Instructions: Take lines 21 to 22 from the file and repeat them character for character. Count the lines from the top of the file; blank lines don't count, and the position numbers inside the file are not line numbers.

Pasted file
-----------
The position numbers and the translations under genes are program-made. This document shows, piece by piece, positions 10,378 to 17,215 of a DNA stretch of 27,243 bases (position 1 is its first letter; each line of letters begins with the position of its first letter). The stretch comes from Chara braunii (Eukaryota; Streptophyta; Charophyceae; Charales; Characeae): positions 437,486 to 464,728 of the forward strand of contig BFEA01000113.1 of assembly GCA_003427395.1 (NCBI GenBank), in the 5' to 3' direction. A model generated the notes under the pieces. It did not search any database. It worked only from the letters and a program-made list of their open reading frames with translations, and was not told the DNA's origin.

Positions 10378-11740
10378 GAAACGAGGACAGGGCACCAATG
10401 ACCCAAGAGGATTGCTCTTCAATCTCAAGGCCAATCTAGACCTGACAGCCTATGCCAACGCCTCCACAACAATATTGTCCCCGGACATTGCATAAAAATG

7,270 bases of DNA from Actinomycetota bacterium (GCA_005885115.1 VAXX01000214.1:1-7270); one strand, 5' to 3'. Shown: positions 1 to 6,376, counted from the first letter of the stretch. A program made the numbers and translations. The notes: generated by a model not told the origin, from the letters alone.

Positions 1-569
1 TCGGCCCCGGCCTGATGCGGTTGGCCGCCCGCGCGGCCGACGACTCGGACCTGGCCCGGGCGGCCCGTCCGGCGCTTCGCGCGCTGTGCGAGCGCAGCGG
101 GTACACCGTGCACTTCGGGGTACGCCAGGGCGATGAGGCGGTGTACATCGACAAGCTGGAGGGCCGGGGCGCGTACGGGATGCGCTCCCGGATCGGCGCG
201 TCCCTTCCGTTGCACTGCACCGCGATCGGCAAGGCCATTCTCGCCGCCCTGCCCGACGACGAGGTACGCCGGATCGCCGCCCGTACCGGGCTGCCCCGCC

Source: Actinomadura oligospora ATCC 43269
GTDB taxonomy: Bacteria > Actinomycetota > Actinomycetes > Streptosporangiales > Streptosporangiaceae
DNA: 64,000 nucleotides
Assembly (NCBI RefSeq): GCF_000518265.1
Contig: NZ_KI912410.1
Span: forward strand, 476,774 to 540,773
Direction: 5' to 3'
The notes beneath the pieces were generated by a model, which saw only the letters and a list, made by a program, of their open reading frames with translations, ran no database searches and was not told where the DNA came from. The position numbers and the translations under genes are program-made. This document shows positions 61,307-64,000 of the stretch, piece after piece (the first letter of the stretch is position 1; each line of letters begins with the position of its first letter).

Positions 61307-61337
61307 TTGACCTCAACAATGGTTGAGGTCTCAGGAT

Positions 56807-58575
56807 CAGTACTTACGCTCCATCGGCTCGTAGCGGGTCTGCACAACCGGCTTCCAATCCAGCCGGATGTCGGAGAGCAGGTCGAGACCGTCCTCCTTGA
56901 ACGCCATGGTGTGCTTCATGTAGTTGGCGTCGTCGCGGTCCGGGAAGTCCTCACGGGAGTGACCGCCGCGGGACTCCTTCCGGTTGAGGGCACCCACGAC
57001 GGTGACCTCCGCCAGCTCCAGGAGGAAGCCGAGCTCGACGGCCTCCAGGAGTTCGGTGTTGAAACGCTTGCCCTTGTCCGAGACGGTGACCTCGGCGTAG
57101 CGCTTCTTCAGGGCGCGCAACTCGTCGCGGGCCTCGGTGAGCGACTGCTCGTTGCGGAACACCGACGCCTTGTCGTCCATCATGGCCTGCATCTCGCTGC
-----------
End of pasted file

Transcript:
56807 CAGTACTTACGCTCCATCGGCTCGTAGCGGGTCTGCACAACCGGCTTCCAATCCAGCCGGATGTCGGAGAGCAGGTCGAGACCGTCCTCCTTGA
56901 ACGCCATGGTGTGCTTCATGTAGTTGGCGTCGTCGCGGTCCGGGAAGTCCTCACGGGAGTGACCGCCGCGGGACTCCTTCCGGTTGAGGGCACCCACGAC